The other was "Wild Minds," which began with the sentence, I met her at a businesspersons' orgy in London. After I'd sold it to Asimov's, editor Sheila Williams said, "You know, we usually don't buy stories that begin with a sex scene. That's an almost infallible sign of amateurism."
Um . . . well . . . actually I hadn't know that. But now I do.
And so, too, do you.
On the note of unwritten rules in writing. We had an author lecture at work on the publishing process for his book, and he said at least that he was asked to include at least one semi-explicit sex scene by the publisher before they would pick it up.
Is that common at all?
Nope. That would be a HOUSE unwritten rule -- and almost certainly specific to the sub-genre of book the novel was perceived as belonging to.
It's also possible that this was just the individual editor making this demand in the same way that a cook sampling a particular dish might think, "needs a little more spice."
Editors make all sorts of demands, not all of them wise -- but not all of them wrong either.
What would Gardner be looking for on the last page? I mean, I'm guessing he's reading the first page to see if the story grabs him, if it's well-written, etc. But then to skip to the last page is interesting. Is he looking for surprising endings, predictable ones?
He's looking for an ending that sounds like an ending. That isn't trite and obvious. That suggests something meaningful actually happened after the first page.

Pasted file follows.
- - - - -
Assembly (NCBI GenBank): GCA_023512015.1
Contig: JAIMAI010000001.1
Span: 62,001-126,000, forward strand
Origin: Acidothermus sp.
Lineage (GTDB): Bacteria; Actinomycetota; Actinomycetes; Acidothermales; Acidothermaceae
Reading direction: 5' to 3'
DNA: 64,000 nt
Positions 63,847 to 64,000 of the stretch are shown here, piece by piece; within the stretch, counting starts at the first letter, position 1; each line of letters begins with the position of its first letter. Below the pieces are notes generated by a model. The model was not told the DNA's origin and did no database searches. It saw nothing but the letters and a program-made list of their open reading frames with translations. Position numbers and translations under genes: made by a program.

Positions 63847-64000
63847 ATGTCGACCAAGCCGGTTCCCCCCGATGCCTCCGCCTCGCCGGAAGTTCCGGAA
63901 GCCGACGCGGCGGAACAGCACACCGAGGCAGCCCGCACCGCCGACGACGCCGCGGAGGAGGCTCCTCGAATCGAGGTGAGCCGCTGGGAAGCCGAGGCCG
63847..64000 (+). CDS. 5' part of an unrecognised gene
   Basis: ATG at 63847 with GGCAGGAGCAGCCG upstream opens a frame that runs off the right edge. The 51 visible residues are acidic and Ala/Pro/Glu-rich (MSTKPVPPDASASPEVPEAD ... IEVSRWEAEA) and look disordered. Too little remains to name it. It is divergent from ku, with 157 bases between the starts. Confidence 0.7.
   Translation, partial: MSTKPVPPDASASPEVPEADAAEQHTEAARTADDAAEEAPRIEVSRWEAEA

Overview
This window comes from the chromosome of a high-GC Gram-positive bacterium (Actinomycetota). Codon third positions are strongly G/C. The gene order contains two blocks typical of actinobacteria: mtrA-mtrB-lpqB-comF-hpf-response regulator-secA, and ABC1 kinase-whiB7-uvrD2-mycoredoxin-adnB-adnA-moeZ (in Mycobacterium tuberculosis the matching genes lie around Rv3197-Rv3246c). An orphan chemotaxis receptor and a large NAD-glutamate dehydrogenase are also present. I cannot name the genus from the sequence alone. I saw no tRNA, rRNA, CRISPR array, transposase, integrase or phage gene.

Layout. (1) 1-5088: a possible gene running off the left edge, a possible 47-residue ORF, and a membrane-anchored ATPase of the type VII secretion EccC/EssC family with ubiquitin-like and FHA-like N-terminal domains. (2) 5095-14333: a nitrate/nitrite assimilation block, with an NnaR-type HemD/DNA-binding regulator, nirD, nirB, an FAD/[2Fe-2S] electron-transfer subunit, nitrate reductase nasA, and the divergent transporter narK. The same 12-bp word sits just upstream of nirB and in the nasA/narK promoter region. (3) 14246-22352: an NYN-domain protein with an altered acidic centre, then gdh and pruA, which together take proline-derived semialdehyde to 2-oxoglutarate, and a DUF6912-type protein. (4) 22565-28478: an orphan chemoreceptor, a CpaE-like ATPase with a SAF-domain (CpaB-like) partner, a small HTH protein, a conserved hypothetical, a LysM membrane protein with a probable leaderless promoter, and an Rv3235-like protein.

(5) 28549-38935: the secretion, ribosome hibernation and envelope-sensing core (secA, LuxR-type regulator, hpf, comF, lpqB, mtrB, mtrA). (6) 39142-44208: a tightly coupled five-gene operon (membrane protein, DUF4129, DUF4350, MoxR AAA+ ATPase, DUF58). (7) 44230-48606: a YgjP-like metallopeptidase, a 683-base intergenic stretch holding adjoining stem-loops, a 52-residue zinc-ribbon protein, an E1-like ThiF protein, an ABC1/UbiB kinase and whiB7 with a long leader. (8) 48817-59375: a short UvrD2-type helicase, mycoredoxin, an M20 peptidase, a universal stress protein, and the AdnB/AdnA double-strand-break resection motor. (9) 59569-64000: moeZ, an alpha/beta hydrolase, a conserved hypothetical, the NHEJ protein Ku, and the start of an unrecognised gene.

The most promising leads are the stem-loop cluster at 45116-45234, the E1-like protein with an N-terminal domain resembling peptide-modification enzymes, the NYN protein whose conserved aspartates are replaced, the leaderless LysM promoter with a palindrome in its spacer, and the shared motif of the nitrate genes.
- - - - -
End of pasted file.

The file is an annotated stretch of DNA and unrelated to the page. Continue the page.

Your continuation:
All of that sounds terribly abstract. But anyone who's read thousands of unpublishable stories will tell you that you can recognize the real thing when you see it.
What he's hoping for, of course, is that there'll be a good story there, once he tells the writer to ditch the first three, five, or nine pages.
Which gets me thinking. Let's say you have two characters meet at the beginning of a story, what could be the non-cliched ending on the last page which would suggest that something happened in between? Let's say it's a romance. Obvious options might be:
1) They end up together
2) One of them lies dead before the other
3) They both end up dead (Romeo and Juliet)
4) One of them rejects the other
But what else? Is there anything else?
They go off with each other's clones.
They get married, take a recording of each other, and never see each other again. (Fred Pohl did this in 'Year Million')
The conservative half of the marriage comes to grips with the fact that his wife is now his husband. (John Varley did this, but not very well, imho)
One lifts the electrodes from the other and says, "There. Now we don't have to worry about that happening ever again." And bursts into tears.
"I knew you were a snake when I married you," the bird-man said. "And now I'm prepared to die."
"Wasn't today nice? You know it was. And tomorrow you won't remember any of it, so we can do it all again. Tomorrow and every day for the rest of our lives."
God smiles, and forgives them, and with a careless gesture wipes both them and all their universe out of existence.
And so on and on and on...